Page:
JSD Agency

Delete your Facebook now you doltish, gullible ignoramus!

April 19, 2018 Posted by Benjamin Harries In Advertising,Data,Facebook No Comments

(I mean you, not Trump). 

The current Facebook storm was created by Cambridge Analytica’s ‘evil’ use of ‘data’. It is getting massive attention because of one simple, fact – Donald Trump is President.

The enormous tidal wave of emotion has been caused by people’s desire to point to an underhanded tactic or lack of fair play to explain the 2016 election result. Without the Trump effect, the issue is just about advertising in general. Boring.

Every political campaign ever has used ‘data’ for targeting messages to convince you to vote for their candidate. The role played by Facebook may be clever and techy, but it is no different in strategy. Digital marketing uses algorithms, scripts, data points, apps, databases, profiling, segmentation, custom audiences, look-a-like audiences, CPM’s, CPC’s, apps, third party data… The list is endless.

However, all that this clever stuff really achieves is lowering the cost on advertising. That’s it.

That’s all folks.

Good night, and let’s simply make Facebook say sorry for offering lower costs to the Trump campaign so we can all go back to normal.

Elon Musk can re-open his Facebook pages (He still has Instagram pages btw, and they use the exact same data and platforms that Facebook does, so this is beyond pointless) and we can all simmer down.

‘The data from Facebook is just about the cost of it. That data is bought and sold every day’ –Steve Bannon.

Trump’s team understood Wisconsin was in play because multiple data sources (including calling people by the phone and asking them) were showing a rise in right wing support. Nothing new. Clinton’s team thought it was a lock (through their data sources) and they were proved wrong. You can blame Facebook for that, but then you must also blame the telephone.

Take Florida (a swing state) as an example. It has a population of around 20,000,000 (20 million) people. Let’s assume 10,000,000 of them vote (10 million) and the CPM (Cost per thousand impressions) is $10. That means it would cost $100,000 to target them all with Facebook ads (For those in the industry, although I’m simplifying this, I am aware of R&F limitations, inventory, bidding and the other issues here). This would mean any message from Trump or Clinton could be delivered to all of these people for $100,000. They could also be targeted, click into a website (off from Facebook) and start a re-targeting journey based on their own clicking decisions – at this point Facebook’s involvement is done.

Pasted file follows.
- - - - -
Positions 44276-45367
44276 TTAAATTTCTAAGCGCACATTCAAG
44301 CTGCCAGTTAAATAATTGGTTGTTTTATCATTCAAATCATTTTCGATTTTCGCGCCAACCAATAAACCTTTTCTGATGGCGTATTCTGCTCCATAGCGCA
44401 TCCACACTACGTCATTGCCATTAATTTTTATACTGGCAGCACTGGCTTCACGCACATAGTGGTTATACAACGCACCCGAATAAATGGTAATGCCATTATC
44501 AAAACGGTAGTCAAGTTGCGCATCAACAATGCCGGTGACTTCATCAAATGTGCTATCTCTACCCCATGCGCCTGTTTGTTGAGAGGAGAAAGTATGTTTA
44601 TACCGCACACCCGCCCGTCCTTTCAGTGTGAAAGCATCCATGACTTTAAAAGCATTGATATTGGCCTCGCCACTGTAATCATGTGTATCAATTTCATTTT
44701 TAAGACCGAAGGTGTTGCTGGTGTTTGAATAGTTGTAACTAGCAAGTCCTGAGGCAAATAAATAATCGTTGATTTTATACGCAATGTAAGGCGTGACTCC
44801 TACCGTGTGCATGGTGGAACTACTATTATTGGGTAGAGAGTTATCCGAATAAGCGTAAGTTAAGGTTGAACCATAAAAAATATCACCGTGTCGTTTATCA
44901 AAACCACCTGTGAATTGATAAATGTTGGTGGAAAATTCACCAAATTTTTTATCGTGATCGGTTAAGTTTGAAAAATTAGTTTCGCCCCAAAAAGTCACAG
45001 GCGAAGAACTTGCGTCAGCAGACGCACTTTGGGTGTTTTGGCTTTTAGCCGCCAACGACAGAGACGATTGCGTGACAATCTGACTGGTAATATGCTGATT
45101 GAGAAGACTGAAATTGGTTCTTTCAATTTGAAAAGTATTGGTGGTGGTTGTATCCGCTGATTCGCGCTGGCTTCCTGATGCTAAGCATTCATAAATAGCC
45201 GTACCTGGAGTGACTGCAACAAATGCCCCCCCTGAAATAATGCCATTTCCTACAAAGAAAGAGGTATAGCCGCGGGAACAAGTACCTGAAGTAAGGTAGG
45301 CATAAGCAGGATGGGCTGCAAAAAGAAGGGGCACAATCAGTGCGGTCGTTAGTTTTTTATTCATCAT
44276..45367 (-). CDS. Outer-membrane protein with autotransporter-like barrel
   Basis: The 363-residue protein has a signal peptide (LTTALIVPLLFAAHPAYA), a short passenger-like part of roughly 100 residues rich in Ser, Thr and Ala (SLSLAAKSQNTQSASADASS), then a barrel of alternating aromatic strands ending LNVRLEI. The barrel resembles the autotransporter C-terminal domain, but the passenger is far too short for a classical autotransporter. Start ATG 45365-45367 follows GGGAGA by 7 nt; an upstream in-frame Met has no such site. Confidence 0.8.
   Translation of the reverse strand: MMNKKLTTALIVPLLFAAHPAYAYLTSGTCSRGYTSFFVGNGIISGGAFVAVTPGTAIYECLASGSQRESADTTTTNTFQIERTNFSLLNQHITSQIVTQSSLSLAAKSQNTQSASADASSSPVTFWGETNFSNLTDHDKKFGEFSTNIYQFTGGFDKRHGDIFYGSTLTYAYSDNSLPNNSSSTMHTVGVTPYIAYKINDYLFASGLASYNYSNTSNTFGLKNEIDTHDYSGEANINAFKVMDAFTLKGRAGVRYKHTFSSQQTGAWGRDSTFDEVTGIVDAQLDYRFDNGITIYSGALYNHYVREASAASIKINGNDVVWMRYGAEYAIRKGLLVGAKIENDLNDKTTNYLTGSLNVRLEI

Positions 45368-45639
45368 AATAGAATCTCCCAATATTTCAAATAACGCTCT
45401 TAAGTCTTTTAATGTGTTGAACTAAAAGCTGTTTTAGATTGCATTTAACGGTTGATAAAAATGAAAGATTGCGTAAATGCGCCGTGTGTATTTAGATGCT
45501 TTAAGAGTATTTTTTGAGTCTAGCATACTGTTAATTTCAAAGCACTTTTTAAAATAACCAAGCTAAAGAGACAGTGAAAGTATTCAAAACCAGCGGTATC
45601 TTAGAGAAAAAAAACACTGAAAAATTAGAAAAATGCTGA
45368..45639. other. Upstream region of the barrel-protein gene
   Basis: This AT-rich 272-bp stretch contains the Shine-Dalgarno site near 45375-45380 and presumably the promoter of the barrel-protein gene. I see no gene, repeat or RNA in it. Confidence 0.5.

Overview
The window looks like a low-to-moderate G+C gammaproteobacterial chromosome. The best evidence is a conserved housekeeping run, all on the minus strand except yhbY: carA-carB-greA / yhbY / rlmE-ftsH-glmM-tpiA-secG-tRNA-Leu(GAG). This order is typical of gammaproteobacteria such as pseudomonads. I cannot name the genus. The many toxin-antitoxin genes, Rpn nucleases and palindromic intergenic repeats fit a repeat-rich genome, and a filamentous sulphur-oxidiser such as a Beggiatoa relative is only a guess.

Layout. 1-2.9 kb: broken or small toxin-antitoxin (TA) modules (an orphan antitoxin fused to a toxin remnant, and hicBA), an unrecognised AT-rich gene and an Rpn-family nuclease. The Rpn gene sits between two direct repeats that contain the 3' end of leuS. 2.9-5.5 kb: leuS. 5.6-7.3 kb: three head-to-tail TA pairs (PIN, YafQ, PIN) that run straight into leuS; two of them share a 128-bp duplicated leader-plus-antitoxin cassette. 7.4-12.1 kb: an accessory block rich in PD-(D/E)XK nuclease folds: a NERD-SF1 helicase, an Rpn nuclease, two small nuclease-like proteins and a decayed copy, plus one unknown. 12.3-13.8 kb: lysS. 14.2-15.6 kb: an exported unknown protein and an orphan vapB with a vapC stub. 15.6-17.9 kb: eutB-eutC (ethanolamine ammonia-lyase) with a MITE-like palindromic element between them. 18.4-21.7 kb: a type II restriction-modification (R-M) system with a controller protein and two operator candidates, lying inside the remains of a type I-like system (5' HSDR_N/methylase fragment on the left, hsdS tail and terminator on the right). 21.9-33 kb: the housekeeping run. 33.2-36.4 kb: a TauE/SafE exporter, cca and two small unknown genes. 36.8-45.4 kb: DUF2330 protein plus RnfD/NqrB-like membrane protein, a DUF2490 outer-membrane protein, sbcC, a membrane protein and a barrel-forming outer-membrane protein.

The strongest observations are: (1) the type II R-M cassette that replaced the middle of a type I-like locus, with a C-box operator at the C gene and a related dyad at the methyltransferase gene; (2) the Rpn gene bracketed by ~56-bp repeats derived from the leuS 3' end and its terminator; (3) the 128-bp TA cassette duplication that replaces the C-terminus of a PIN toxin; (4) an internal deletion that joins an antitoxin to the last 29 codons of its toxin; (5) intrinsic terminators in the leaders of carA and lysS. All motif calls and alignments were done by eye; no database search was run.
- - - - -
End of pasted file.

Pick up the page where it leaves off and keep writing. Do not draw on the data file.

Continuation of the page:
Or, you could use data, third party data, Custom Audiences (emails, phone numbers, web impressions, DID’s that the advertiser has access to) Facebook’s algorithms etc. to segment the people you think would be more likely to be influenced by a certain message.

To keep it simple – We can segment people who like multiple gun ownership pages and send them a fake news message full of fear like – ‘Clinton wants to repeal your 2nd Amendment’. And boom you have a post that will be shared like crazy. Let’s say that segment amounted to 1,000,000 (1 million) people, it would cost $10,000, so the campaign would save $90,000 by using that data. The same exact message could still be sent to those 1,000,000 people with a waste cost.

Remember, both campaigns used data. Both campaigns targeted people. Both campaigns concentrated spend on swing states (ColoradoFloridaIowaMichigan,MinnesotaOhioNevadaNew HampshireNorth CarolinaPennsylvaniaVirginia, and Wisconsin)

With the current storm, Facebook’s first response (to your outrage) was to limit targeting. What does that do? It means advertisers/campaigns have to spend MORE money to reach the people they need to achieve their goals, and therefore waste impressions. The fake news still flows, as it does through other social media publishers, websites, emails, messenger apps and so on.

In 2005 I visited an older couple in Florida a year after the Bush v Kerry election of 2004. I asked them who they voted for. They replied, ‘Bush’. ‘Why?’, I asked. ‘Because Kerry was a war villain, he left his troops for dead and ran to the hills’. ‘No he didn’t’, I said. (Kerry was exonerated and has a decorated war record). ‘Yes, he did, we got a leaflet through the post, go get it honey’. And there we have it, the fake news message got to the right people, without any help from Facebook or clever digital advertising.

Sending Mark Zuckerberg to Congress is absurd. He will face questions that could be aimed at any other publisher/media owner including outdoor companies that place their billboards outside Ebbing, Missouri. They place them based on ‘data’.

Some of his answers will be that Facebook has already taken some measures to limit advertisers access to data – this will result in nothing more than advertisers spending MORE money on ads, as they will be less effective at targeting. Cambridge Analytica’s ’breach of trust’ was a wrong doing, and they were told to delete the data, but this happens a lot, and to many other companies than Facebook. The way they collected the majority of their data is a legal, opted-in tactic used by many advertisers and political campaigns. If you have a problem with that, then you have a problem with advertising.

If you think Facebook was responsible for Trump winning the 2016 election, or Elon Muskhas started a revolution by deleting Facebook, then you deserve to be targeted by fake memes. People are allowing this to happen by not checking sources or, most probably, not wanting to.

You will see propaganda – up to you if you act on it.

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